3 Periodic Periodic Law Periodic Table Something periodic occurs at regular or at least generally predictable intervalsPeriodic law - physical and chemical properties of the elements are periodic functions of their atomic numbersPeriodic Table of Elements – a table of the elements, arranged by atomic number, that shows the patterns in their properties; based on the periodic law
4 ElementA pure substance made up of one kind of atom that cannot be broken down into simpler substances by physical or chemical means90 occur naturally on earth25 were synthesized (made) by scientists
5 Dmitri MendeleevIn the 1860’s he devised a periodic table where the elements were ordered by their atomic massesHe did this by grouping elements together according to their similaritiesImage taken from:
6 Mendeleev’s Predictions Although Mendeleev’s Periodic Table of Elements had missing elements or “gaps”, he was able to predict the characteristics of these missing elements because of Periodic Law.
7 Henry MoseleyIn 1914, his work led to a revision of the periodic table by rearranging the elements by their atomic numbersHe concluded that the number of protons in an atom is its atomic numberImage taken from:
8 Classes of ElementsThis zig-zag staircase line separates the metals from the nonmetals. The elements along this line are sometimes called metalloids
9 What metal is not a solid MetalsLocationFound on the left of the zigzag line/staircase on the periodic table (exception Hydrogen)Chemical PropertiesHave few electrons in their outer energy level, thus lose electrons easilyPhysical Propertiesductile, good conductors, malleable, shiny, most are room temp.79Au11Na22.990Image taken from:What metal is not a solid@ room temperature?
10 Atoms with Few Electrons in their Outer Energy Level Notice: only 1 electron in outer level11Na22.990Sodium4Be9.012BerylliumNotice: only 2 electrons in outer level
11 Non-MetalsLocationMost found to the right of the zigzag line/staircase on the periodic tableChemical PropertiesMost have almost full outer energy levels, thus they tend to gain electrons; some have completely full outer levelPhysical Propertiesnot ductile or malleable, not shiny, poor conductors, most are solid, but some are gas at room temperature17Cl35.453Image taken from:16S32.066Image taken from:https://www.dmr.nd.gov/ndgs/rockandmineral/sulfur.asp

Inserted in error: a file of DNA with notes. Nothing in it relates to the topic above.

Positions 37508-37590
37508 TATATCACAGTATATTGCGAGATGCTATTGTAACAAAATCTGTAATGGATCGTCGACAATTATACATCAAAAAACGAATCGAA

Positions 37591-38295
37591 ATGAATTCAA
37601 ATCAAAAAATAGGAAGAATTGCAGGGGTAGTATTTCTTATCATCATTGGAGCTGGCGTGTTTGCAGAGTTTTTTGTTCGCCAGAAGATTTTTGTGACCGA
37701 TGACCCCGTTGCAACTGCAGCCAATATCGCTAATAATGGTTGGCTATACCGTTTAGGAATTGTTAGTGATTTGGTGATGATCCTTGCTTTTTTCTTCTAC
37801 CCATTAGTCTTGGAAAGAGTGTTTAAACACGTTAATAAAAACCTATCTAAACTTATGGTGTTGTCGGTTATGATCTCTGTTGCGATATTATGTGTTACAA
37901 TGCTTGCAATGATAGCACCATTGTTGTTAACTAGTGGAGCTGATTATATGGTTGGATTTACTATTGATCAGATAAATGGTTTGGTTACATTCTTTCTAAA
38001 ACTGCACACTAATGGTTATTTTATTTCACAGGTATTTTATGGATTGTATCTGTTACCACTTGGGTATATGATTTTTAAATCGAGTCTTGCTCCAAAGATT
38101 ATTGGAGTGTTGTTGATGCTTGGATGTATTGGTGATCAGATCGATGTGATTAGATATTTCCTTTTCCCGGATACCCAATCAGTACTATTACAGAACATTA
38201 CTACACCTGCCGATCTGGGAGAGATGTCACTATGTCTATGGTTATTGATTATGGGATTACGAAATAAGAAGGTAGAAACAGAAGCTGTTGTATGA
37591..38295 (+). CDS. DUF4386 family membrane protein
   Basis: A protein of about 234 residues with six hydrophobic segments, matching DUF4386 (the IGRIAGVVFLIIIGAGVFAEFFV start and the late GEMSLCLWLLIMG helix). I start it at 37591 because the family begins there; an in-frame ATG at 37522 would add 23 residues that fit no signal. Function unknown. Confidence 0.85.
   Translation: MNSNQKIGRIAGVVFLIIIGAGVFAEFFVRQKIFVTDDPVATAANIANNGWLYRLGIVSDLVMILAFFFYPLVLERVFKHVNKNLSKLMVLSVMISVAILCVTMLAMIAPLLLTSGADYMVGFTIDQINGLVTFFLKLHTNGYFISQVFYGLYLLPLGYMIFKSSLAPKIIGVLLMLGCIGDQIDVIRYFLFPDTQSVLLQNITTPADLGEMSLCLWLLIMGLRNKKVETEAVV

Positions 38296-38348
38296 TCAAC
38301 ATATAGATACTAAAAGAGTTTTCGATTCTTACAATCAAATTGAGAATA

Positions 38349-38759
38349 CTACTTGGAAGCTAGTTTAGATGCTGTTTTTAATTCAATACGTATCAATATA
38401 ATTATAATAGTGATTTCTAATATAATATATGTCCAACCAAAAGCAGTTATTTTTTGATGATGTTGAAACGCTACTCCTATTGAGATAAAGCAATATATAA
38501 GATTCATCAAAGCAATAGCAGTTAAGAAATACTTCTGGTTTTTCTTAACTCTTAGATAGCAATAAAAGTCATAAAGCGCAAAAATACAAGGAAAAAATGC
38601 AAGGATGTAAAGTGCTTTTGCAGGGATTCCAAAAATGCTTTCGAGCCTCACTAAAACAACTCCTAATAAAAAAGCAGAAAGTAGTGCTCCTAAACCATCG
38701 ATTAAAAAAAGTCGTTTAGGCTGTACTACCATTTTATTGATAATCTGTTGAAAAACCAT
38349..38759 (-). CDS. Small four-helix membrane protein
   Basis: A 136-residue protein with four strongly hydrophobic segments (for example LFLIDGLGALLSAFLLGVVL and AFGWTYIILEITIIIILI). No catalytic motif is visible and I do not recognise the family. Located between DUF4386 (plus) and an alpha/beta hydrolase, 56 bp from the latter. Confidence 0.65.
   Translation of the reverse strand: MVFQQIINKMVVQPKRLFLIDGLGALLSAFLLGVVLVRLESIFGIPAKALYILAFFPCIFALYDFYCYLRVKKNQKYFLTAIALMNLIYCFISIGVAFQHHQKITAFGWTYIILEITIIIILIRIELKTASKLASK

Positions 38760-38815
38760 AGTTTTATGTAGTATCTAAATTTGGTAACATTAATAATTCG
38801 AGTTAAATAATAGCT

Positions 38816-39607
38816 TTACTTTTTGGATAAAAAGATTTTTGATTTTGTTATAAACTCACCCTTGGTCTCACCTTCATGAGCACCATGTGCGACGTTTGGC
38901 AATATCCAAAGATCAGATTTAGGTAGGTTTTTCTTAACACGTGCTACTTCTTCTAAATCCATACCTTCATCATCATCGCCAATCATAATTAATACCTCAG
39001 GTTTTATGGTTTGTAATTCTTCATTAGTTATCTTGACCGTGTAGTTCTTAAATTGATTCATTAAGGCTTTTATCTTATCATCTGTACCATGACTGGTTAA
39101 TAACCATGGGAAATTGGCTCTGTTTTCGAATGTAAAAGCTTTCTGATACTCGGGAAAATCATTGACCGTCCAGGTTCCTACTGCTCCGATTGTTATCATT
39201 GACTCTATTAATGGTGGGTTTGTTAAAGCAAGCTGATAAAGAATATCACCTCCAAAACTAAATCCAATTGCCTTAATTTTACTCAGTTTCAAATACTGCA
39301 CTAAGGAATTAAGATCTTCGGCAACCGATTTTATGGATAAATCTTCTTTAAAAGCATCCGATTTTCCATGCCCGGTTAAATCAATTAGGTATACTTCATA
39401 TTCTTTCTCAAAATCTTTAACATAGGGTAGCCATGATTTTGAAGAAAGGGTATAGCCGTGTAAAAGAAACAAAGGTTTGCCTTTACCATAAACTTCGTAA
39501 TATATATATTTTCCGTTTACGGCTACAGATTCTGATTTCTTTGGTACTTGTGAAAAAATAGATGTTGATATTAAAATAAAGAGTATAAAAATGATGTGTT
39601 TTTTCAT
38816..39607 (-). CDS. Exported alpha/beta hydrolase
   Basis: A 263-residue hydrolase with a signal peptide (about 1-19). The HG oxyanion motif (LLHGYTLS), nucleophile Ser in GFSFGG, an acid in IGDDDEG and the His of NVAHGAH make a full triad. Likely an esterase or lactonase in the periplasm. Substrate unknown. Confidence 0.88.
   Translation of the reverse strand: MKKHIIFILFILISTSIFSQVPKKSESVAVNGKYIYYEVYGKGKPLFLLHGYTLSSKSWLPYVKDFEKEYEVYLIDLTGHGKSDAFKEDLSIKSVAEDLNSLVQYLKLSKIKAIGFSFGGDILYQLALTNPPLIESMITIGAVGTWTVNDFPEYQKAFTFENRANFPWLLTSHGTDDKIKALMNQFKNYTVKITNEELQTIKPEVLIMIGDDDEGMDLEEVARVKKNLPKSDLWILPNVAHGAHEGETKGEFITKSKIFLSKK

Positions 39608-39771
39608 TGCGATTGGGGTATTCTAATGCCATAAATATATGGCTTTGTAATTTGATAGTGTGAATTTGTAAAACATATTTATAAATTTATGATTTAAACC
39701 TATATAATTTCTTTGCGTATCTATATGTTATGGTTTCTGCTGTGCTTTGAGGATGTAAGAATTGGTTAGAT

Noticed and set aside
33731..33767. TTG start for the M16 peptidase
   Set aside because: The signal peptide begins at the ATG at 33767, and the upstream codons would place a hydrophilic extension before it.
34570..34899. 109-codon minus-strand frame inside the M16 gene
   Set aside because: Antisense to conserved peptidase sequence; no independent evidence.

12 Atoms with Full or Almost Full Outer Energy Level 8O15.999OxygenNotice: 2 electrons in outer level – FULL2He4.003HeliumNotice: 6 electrons in outer level – almost fullNotice: 7 electrons in outer level – almost full9F18.998Fluorine
13 MetalloidsLocationBorder the zigzag line/staircase on the periodic tableChemical PropertiesMost atoms have ½ (≈) complete set of electrons in outer levelPhysical Propertieshave properties of both metals and non-metals14Si28.086Image taken from:5B10.811Image taken from:
14 Atoms with ½ (≈) Complete Outer Energy Level Notice: only 4 electrons in outer level5B10.811BoronNotice: only 3 electrons in outer level14Si28.086Silicon
15 Using the Periodic Table Atomic Number(Number of protons)Electron Configuration(Written in order of orbitals from top to bottom: top is innermost and bottom is outermost [valence])Element Symbol(Written with a capital letter or a capital followed by a lower case if two letters )Element NameAtomic Mass(Rounded to a whole number, equalsthe number of protons and neutrons)
16 Using the Periodic Table Letters are color coded based on the natural physical state of the elementThe boxes of each element are color coded based on the group (or subgroup) to which the element belongs
17 Today – 11/10/14 Complete Ch. 6 Vocabulary Page 197 (20 words) Due by end of class – NO EXCUSESBegin color-coding Periodic Table1 side:metals, nonmetals & metalloidsNames of groups2nd side: periodic trendsAtomic radiusIonic radiusIonization energyElectronegativity